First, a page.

By now, you might have heard about a winter storm headed our direction. It still indeed is. The National Weather Service (NWS) in Memphis, St. Louis, and Paducah has issued a Winter Storm Watch for the entire Heartland (Southeast Missouri, Southern Illinois, Western Kentucky, Northwest Tennessee). The watch is in effect Monday evening through Tuesday evening.
There are still a lot of uncertainties with the storm.
- What will temperatures be at different heights of the atmosphere?
- How much moisture is there to work with?
- What type of precipitation will we have?
Here is an example of what one of the computer models is suggesting for Monday/Tuesday. It allows us to see the cross section over Cape Girardeau.
If you click on the graphic you can see a larger version. I want you to notice the yellow lines on the screen. At around 5k to 10k (5,000 feet to 10,000 feet) see the 0 line? That is the freezing line at different heights above the ground. Notice all around the outside of the 0° line there is colder air. Inside there is warmer air. That means that anything falling through that area of the atmosphere will warm up and probably melt to liquid.
Also notice how it then gets below 0° near the surface. That is when the moisture would refreeze. In that situation we would probably be talking about freezing rain. Freezing rain = ice = yuck!
When you look at the graphic, you see different colored vertical bars. That is how much precipitation and the precipitation type. Green=rain Red=freezing rain Orange=sleet Blue=snow. (Also, when looking at the graphic, the time runs from right to left. I know it is backwards, but I didn't write the program. haha)
This particular model is indicating mainly freezing rain. Not just a little freezing rain, but a lot! On the order of over an inch. That would definitely not be good!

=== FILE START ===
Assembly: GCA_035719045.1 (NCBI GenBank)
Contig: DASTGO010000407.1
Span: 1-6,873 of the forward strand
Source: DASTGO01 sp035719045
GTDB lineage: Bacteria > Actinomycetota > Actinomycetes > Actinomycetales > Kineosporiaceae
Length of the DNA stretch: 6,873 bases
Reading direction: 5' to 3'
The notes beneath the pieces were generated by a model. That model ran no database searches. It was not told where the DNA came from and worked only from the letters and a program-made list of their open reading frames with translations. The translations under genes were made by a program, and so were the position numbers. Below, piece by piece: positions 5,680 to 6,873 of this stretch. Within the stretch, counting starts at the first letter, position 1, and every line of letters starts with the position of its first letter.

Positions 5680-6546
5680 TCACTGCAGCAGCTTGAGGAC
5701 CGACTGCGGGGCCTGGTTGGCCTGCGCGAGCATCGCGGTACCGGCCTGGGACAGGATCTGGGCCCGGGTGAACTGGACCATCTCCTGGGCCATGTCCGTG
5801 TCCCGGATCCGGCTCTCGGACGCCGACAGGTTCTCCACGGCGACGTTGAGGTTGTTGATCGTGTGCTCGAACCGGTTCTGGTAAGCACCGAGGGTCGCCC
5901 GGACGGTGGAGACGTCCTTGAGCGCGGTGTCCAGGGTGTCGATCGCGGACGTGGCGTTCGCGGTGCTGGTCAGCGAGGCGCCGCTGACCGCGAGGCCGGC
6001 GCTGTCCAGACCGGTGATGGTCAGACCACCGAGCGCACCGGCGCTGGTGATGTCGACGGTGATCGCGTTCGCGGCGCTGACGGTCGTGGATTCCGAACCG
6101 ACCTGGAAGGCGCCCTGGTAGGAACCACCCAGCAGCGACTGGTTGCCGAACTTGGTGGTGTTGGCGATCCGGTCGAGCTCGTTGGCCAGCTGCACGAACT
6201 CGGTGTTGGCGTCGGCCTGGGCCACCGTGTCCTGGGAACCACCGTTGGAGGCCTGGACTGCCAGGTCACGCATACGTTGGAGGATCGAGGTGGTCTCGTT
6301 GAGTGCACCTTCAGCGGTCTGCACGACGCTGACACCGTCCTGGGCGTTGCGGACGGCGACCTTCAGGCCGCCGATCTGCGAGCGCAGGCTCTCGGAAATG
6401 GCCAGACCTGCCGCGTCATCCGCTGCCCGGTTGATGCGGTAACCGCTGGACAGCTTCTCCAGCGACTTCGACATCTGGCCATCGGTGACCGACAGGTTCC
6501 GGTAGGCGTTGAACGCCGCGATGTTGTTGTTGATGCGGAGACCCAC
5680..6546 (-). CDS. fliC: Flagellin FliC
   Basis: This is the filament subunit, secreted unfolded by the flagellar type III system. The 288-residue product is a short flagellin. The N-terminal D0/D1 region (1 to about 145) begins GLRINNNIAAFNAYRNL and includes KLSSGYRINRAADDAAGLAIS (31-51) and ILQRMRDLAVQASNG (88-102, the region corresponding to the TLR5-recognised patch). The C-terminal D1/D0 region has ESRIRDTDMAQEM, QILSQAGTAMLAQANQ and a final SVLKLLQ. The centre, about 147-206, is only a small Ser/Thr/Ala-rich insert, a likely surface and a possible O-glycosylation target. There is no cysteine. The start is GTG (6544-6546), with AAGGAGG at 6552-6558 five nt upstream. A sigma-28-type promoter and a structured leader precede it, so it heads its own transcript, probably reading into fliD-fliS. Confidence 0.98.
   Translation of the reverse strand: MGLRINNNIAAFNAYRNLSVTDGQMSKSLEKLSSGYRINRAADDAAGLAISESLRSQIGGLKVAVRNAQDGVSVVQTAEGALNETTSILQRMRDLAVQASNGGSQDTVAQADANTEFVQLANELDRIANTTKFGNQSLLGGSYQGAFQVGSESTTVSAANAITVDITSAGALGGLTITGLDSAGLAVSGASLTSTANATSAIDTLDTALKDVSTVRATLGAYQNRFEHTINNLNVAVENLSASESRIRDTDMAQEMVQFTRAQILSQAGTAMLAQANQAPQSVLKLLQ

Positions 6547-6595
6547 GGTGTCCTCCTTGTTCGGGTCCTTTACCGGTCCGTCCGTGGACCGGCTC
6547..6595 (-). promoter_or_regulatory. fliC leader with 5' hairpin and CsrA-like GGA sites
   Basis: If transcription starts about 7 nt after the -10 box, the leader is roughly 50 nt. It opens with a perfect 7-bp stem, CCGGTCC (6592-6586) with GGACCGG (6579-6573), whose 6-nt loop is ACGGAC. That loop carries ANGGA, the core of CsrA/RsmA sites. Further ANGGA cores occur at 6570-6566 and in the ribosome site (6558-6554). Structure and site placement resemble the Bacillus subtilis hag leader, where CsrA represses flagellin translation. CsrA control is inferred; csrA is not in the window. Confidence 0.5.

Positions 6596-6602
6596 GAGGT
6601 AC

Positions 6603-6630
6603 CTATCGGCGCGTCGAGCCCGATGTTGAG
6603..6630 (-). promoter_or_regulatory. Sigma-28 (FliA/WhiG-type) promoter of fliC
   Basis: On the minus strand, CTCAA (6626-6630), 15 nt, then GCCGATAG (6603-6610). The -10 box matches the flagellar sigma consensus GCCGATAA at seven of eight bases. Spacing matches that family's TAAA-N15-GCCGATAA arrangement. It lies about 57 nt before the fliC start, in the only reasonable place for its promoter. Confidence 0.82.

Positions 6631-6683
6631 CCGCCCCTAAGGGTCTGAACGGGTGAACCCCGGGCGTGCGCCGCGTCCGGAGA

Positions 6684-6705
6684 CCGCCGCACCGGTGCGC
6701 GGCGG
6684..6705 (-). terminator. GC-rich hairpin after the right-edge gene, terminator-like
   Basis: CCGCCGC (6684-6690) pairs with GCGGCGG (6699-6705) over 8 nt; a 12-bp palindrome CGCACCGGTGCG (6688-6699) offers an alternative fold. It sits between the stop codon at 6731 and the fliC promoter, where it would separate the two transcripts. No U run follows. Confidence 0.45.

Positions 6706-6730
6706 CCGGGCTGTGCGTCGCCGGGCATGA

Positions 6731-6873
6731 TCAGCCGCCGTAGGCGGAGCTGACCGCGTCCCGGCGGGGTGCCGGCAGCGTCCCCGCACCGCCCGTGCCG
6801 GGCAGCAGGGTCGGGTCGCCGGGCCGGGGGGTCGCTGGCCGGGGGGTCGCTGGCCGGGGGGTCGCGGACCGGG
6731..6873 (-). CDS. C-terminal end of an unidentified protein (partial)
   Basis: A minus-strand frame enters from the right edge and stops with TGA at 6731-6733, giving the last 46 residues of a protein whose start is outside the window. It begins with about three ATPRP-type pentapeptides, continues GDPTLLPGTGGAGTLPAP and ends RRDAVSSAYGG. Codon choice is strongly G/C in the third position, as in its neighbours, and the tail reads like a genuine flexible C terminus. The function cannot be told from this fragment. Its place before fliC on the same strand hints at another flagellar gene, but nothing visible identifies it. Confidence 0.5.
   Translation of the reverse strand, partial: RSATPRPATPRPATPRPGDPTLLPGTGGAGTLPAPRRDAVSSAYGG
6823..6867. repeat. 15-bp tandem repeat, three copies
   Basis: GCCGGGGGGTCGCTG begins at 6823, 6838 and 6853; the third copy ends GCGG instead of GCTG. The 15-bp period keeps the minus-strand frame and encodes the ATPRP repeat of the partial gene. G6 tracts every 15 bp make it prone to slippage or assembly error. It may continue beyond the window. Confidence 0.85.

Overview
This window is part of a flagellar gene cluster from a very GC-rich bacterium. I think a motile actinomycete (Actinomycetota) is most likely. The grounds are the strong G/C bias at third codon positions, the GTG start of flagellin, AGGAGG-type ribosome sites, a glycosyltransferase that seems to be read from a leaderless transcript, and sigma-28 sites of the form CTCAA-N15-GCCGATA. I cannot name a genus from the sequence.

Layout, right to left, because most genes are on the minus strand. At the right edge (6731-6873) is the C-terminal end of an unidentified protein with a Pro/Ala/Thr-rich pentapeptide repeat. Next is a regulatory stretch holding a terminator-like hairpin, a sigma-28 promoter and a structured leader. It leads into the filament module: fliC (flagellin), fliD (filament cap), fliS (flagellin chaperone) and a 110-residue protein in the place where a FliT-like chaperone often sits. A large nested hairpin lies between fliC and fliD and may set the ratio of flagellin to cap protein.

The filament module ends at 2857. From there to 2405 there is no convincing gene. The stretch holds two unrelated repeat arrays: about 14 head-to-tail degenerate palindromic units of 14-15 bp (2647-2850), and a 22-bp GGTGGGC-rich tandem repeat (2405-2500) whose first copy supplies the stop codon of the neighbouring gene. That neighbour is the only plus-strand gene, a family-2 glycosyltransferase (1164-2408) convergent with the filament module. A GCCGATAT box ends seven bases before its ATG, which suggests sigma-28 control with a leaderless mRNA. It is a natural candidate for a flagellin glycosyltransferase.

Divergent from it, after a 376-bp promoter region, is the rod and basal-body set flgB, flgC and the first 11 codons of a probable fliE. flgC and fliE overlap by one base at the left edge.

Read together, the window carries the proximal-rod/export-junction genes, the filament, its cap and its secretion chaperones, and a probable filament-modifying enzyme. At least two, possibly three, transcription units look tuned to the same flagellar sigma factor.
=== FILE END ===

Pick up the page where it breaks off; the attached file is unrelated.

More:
When I look at one of the cross sections from this model for Farmington, Missouri it indicates mainly snow. And a lot of it! This specific model is trying to suggest 8.1" of snow.
Again, this is just a model. A suggestion. When I forecast I look at a minimum 5 computer models. For major snow storms, I might take a look at 8 models.
If you were watching Heartland News at 10pm Saturday night you might have heard me say that I had a gut feeling this could be a bigger ice storm than snow storm. My gut still feels that way. (Although, I am also hungry, so it could be telling me to eat something.) As is usually the case, we are going to see the dividing line between freezing rain, sleet, and snow over the top of us. I think some people could get some heavy snowfall out of this. I think some could get a decent amount of freezing rain.
Here is a map showing what one of the computer models is calling for with regards to freezing rain.
Here is what the forecasters at the Hydrometeorological Prediction Center (or HPC) are forecasting. (This forecast was updated Sunday morning.)
Like I mentioned before, there are still a lot of uncertainties with the storm. Some of the models are trying to bring only a tiny bit of moisture through the area. If that were to be the case, then the numbers would be held down drastically.
I'll be looking over the models this afternoon while I try to put together my forecast. Hopefully, I'll feel strongly enough about a snow/sleet/freezing rain amount forecast to have it on TV tonight at 10pm.
I now need to go find my colored markers. Even though we have all kinds of computer technology to do things, I still like to take out a map (on paper) and mark it up with the colored markers while putting together the forecast.
So all of that said, what are you hoping for out of the storm?